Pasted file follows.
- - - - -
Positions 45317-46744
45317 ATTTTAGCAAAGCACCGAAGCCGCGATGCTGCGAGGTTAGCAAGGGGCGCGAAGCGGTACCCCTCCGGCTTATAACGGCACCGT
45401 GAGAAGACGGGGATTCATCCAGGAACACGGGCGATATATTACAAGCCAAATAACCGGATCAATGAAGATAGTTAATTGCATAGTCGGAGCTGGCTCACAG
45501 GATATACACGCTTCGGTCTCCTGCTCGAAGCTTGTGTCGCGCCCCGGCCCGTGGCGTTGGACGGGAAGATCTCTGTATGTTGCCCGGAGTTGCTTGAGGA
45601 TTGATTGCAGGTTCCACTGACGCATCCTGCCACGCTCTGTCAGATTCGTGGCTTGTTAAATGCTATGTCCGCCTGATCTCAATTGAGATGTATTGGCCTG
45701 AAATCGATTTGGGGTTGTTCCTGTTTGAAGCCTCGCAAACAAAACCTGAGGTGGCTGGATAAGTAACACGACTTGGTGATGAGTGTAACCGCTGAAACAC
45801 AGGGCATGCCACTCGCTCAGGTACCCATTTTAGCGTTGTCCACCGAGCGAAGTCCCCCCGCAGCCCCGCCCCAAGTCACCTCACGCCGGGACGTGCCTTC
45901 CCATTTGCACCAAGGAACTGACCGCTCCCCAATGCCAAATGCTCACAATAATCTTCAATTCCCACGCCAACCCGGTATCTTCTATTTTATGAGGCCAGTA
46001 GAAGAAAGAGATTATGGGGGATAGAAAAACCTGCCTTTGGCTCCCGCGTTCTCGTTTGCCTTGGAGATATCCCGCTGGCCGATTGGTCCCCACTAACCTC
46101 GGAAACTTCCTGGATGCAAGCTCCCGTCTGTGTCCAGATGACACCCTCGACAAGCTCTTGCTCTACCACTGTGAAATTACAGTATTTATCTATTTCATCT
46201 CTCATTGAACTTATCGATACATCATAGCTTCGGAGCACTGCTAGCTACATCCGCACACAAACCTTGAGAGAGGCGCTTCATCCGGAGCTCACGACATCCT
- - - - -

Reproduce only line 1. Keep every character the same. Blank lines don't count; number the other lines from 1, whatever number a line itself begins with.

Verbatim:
Positions 45317-46744